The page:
Is Beirut bomb a harbinger for Syria’s vulnerable neighbour
It is such a horribly familiar scene in Beirut – the shattered glass, the row of burnt-out vehicles, the balcony with a bright green toy car left after the family rushed out after the blast.
A thin youth in a blood-spattered blue shirt was wandering around looking for his brother. A thick-set man with greying hair told me that his co-worker’s two sons were at the hospital undergoing operations, but he had no idea where his colleague was. Red Crescent ambulances ferried away the injured, while police taped off the scene for forensics experts.
Every car bomb brings back memories of Beirut in the 1980s when Sunni, Shia, Druze and Maronite fought each other in a civil war that ended in an uneasy power-sharing deal. Peace is too definite a word for the precarious arrangement that has permitted Lebanon to prosper but which failed to tackle the root of the problem. Now, the war next door in Syria is watering those roots with potentially disastrous results.
Hezbollah, the Iranian backed Shi’a group that controls Beirut’s southern suburbs, is fighting to save President Bashar al-Assad in Syria. A force of several thousand is said to be engaged in the battle for Qalamoun, between Damascus and the Lebanese border. This is a sectarian struggle, with Assad’s minority Alawites backed by Shi’a forces from across the region.
A Sunni Islamist group called the Brigades of Aisha claimed the August bombing, saying they were targeting Hezbollah, whom they saw as Iranian agents. A jihadist group affiliated to al-Qaeda and known as the Abdullah Azzam brigades say they carried out today’s attack on the Iranian embassy.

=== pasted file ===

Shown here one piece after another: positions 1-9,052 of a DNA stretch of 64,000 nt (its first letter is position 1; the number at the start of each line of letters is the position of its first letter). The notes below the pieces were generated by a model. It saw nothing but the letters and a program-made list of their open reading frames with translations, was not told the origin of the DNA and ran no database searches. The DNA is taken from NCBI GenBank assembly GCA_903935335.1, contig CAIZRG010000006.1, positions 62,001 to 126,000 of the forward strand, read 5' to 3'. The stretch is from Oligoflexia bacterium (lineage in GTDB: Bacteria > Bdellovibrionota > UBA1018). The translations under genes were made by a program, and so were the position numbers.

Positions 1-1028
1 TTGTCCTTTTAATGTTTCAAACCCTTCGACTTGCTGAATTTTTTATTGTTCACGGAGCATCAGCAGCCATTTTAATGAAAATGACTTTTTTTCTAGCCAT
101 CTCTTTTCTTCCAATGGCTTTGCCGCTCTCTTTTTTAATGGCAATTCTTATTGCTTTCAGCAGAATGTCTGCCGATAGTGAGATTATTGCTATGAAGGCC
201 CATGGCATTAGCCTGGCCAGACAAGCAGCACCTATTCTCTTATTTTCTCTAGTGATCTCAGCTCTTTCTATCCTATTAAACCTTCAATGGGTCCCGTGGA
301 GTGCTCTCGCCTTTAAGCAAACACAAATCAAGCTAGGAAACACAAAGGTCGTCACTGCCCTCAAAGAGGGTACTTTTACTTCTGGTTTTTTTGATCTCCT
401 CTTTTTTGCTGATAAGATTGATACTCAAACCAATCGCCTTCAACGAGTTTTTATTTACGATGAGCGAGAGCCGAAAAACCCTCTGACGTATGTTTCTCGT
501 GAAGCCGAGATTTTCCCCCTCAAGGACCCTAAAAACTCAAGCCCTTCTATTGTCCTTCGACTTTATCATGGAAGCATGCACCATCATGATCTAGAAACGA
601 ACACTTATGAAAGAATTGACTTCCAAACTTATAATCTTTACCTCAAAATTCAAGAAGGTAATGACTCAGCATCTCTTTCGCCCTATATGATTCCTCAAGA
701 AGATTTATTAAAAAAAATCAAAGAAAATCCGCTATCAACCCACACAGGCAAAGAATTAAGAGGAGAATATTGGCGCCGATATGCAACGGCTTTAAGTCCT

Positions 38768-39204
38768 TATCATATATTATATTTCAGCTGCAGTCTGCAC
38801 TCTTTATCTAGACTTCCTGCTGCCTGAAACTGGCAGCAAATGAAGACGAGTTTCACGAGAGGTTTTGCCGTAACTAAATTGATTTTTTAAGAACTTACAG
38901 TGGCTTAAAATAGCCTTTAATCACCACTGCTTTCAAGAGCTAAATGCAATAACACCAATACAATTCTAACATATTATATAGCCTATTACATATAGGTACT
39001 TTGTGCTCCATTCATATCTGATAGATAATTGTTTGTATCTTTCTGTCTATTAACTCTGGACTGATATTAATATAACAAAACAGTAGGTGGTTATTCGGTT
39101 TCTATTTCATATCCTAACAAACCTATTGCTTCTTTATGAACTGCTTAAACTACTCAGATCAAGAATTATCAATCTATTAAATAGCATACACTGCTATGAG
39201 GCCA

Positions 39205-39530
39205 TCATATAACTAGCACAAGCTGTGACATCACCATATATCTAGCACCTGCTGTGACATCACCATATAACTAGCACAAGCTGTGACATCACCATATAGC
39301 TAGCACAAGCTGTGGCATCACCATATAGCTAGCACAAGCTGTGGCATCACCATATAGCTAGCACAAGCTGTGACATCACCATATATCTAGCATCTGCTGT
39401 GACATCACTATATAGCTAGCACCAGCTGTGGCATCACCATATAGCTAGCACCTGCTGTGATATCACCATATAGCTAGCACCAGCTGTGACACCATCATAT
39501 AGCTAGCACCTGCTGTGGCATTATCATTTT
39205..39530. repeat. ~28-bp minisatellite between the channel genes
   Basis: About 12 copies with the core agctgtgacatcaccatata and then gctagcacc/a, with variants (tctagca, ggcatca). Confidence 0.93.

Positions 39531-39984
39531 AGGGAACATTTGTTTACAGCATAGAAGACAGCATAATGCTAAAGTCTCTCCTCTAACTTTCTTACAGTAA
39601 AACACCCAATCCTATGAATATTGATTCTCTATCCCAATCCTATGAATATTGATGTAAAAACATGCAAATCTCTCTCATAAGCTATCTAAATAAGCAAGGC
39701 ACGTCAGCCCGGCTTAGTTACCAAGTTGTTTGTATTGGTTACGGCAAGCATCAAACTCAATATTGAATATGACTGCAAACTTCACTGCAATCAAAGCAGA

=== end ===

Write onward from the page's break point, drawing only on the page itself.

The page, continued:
All around the bomb site, lightly bearded young men tried to stop us filming. These were Hezbollah loyalists who rule the streets of south Lebanon – the police and uniformed military securing the site have to cooperate with them. Most gave the stock answer when I asked whom they blamed: Israel. The Iranian government also laid the blame at Israel’s door.
But the old enemy is no longer the most potent. A headscarfed woman said: “I blame Saudi Arabia”. The jihadists – some backed by Qatar and Saudi – have become the most effective fighters against Bashar al-Assad in Syria but they’re not winning the war. The intervention of Hezbollah and Iranian forces appears to have turned the tide in the Syrian government’s favour. Government forces are reportedly driving the opposition from the Qalamoun area, and advancing on rebel-held Aleppo.
Today’s bomb in Beirut may be a harbinger if things to come. If the jihadis cannot beat Iran and Hezbollah in Syria, they may increase attacks on targets elsewhere. Lebanon is the most vulnerable of Syria’s neighbours. No wonder it feels ever more fragile.
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